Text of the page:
Sunday, November 29, 2009

Was Jesus really born to a virgin mother?

Matthew 1:18-25 makes this claim:

Now the birth of Jesus the Messiah took place in this way. When his mother Mary had been engaged to Joseph, but before they lived together, she was found to be with child from the Holy Spirit.

The birth of Jesus of Nazareth to a virgin woman has been claimed by the Church from apostolic times, but it is today one of the most vexing claims about Christ that the Church grapples with.

I commend to your attention Tod Bolsinger's essay about the virgin birth. Among other things, Tod says that there was no expectation among first-century Jews that their Messiah would be born of a virgin. There is a passage in Isaiah in which the prophet is speaking to King Ahaz and tells the king,

Therefore the Lord himself will give you a sign. Look, the young woman is with child and shall bear a son, and shall name him Immanuel.

The King James and many later versions quote Isaiah, "... a virgin is with child," but this is a retrojection of Church tradition onto the Hebrew text. The Hebrew word used is alma, which simply means "young woman" with no indication of her marital status or sexual experience. Some scholars think Isaiah was referring to his own wife when he spoke to Ahaz, others that he was simply laying out a timetable for when Ahaz's troubles would be over. (Isaiah continued that by the time the child could eat solid food and choose between good and bad, Judah's foreign-policy problems would be gone.)

Since the Jews of Jesus day could certainly read Hebrew - it was taught in the synagogues, even though they mostly spoke Aramaic - they would not have ascribed virginity to the young woman of Isaiah's prophecy. In fact, the face reading of the passage is self-evidently against it! So Tod is right that no one of the time expected the Messiah to be born of a virgin. In fact, they didn't expect the Messiah to be born of the Holy Spirit, either. What they did expect was for the Messiah to be a powerful political ruler and military leader who would usher in an eschatological peaceable kingdom for the Jews.

However, Matthew quotes Isaiah thus:

"Look, the virgin shall conceive and bear a son, and they shall name him Emmanuel"

Matthew, of course, was written in Greek, and the word used for virgin is parthenos, which indeed means "virgin." The reason Matthew reads that way is that in 70 BC Jewish scholars in Alexandria translated the Jewish Scriptures into Greek. Their result is called the Septuagint, for "seventy," because the story is that 70 scholars worked nonstop for 70 days to make the translation. This translation is abbreviated LXX (Roman numerals for 70) and it was from the LXX that Matthew cited Isaiah. And the LXX uses the word parthenos in Isaiah where the Hebrew text uses alma.

There was no lack of myths or legends in the ancient world of miraculous conceptions and births. But there are profound differences between them and the story of the birth of Jesus. In most of the other stories, the encounter between the human parent and the god (or goddess) is presented graphically, even explicitly. What happens between the woman and the god is exactly what ordinarily happens between an ordinary husband and wife. But in Matthew’s story as well as Luke’s, God is not shown in the male role in conception. The Holy Spirit, the divine power and presence, works in Mary to conceive a child without a human father. There is no union between God and Mary, either in Matthew or in Luke. Jesus comes to exist as an unborn child simply because God wills it, not from anything God does to Mary. This distinction is perhaps a crucial one for understanding who Jesus was.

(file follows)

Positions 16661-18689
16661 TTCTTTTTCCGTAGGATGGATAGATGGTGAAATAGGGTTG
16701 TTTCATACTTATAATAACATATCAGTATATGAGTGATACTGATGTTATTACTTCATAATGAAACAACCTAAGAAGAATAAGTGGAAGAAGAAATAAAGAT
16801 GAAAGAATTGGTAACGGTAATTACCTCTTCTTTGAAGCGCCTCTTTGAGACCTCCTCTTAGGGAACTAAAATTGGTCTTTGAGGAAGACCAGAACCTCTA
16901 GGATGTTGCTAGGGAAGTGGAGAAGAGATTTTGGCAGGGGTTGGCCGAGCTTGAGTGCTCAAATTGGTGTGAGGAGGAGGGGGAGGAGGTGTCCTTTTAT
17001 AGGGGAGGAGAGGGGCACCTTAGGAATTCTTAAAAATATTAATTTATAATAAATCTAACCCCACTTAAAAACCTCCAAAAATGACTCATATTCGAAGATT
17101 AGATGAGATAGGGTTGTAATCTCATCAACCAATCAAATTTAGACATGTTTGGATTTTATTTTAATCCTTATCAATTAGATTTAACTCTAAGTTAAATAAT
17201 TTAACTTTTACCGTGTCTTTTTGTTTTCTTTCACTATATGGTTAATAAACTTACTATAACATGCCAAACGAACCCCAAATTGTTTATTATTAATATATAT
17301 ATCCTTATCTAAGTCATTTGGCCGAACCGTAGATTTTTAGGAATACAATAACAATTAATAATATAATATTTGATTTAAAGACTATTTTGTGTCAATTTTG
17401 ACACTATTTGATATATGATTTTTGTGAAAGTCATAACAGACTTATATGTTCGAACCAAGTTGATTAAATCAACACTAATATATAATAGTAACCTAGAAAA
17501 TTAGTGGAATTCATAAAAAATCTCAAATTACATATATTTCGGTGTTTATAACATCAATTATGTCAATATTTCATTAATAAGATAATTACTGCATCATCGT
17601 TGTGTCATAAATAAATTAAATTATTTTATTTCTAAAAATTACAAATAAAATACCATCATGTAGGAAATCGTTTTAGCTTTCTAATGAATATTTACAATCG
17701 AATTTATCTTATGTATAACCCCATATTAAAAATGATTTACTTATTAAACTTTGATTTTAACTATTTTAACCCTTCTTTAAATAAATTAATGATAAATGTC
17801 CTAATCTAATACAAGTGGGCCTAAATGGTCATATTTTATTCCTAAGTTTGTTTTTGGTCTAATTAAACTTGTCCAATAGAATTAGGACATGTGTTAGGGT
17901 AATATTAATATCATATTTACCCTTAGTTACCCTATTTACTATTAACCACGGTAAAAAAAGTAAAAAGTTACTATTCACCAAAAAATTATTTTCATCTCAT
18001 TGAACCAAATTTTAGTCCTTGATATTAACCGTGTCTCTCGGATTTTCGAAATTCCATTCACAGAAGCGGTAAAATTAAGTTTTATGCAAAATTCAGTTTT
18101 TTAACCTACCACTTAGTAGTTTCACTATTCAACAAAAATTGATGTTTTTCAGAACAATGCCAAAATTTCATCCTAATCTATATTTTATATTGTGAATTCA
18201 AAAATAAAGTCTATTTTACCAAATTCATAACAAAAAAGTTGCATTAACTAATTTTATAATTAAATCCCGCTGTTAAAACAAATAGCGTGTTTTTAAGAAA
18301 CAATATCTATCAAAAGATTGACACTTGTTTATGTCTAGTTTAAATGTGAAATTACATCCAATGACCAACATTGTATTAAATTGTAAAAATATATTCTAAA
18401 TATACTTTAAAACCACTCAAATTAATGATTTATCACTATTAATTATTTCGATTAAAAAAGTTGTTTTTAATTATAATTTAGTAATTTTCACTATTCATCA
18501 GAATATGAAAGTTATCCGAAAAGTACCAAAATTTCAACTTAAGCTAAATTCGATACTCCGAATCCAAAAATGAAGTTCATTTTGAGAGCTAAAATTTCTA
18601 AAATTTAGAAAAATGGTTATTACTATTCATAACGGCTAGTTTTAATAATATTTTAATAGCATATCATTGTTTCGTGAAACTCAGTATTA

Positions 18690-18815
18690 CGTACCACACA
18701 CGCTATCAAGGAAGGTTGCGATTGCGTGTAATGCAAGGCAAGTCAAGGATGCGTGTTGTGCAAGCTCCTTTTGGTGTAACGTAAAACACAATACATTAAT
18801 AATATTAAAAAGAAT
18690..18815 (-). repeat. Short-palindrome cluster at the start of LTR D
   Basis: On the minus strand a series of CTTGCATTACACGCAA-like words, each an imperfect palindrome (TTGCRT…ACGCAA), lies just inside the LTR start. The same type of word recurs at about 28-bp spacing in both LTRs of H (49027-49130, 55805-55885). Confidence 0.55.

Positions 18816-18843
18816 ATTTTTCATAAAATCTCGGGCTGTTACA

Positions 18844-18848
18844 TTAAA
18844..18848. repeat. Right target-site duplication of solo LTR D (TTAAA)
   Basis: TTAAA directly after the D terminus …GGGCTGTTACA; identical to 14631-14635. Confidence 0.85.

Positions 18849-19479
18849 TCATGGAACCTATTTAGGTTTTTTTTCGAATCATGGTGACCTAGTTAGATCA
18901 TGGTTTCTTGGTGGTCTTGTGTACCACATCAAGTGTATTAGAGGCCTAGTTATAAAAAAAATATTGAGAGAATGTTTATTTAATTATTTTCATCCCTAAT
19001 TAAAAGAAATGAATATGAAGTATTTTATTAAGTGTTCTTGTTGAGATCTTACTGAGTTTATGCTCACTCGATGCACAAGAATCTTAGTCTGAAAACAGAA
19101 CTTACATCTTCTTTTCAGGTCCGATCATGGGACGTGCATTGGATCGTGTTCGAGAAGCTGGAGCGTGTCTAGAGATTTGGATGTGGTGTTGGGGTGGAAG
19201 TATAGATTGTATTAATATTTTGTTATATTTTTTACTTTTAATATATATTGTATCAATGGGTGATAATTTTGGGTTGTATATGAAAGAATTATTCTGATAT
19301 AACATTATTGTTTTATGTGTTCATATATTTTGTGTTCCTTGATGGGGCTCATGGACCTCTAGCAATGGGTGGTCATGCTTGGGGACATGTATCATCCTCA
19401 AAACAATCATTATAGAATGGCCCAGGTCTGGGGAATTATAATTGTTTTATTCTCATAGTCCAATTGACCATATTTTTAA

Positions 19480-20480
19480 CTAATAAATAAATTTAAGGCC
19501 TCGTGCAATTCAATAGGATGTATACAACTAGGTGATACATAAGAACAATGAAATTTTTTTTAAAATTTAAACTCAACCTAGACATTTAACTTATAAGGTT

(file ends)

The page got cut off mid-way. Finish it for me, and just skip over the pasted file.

Let’s recall, for example, the story of the famous figure of Greek mythology, Achilles. Achilles was the son of a human father and a divine mother. Achilles’ portrayal in the Iliad shows that he was half human, half divine. He had much of the power and invulnerability of the gods, but the temper and tempestuousness of ordinary people. He led his men with godly courage, but carried out unforgivably harsh vengeance on the Trojan prince, Hector. Throughout the story, the tragedy of Achilles unfolded precisely because he was neither wholly god nor wholly human. He was half and half, and neither half was at peace with the other. His godly side strove for the higher virtues, but was dragged down by his humanity, and his divinity perverted his humanity. Thus, the story of the semi-divine, semi-human Achilles is one of tragedy.

Jesus is nowhere presented as a hybrid product of divinity and humanity. Jesus is not a half-and-half person. Jesus is affirmed as fully human and fully God, and his story ends not in tragedy at the cross but in victory at the empty tomb.

Tod observes that the virgin birth of Christ

... is God’s way of personally entering his creation. The Spiritus Creator that brought the universe into being, personally entered creation to bring restoration. God did not choose a human being, imbue that person with his Spirit and stick him on the cross (that view is called “adoptionism”). God himself did the job. God did not just send his Spirit, God himself saved us, was with us…

Mark D. Roberts has a thoroughly read-worthy series on whether the doctrine of Jesus's virgin birth is hype or history. Also, many people confuse the Catholic doctrine of the Immaculate Conception with the universal Christian doctrine of the birth of Jesus to the virgin Mary. But the are different ideas altogether.

The Immaculate Conception means that Mary, whose conception was brought about the normal way, was conceived without original sin or its stain - that’s what "immaculate" means: without stain. The essence of original sin consists in the deprivation of sanctifying grace, and its stain is a corrupt nature. Mary was preserved from these defects by God’s grace; from the first instant of her existence she was in the state of sanctifying grace and was free from the corrupt nature original sin brings.

However, this doctrine is exclusive to the Roman Catholic Church, having been promulgated only in 1854 by Pope Pius IX. Protestants have never worried about it.

Wednesday, November 18, 2009

Why the "Great Faith Experiment?"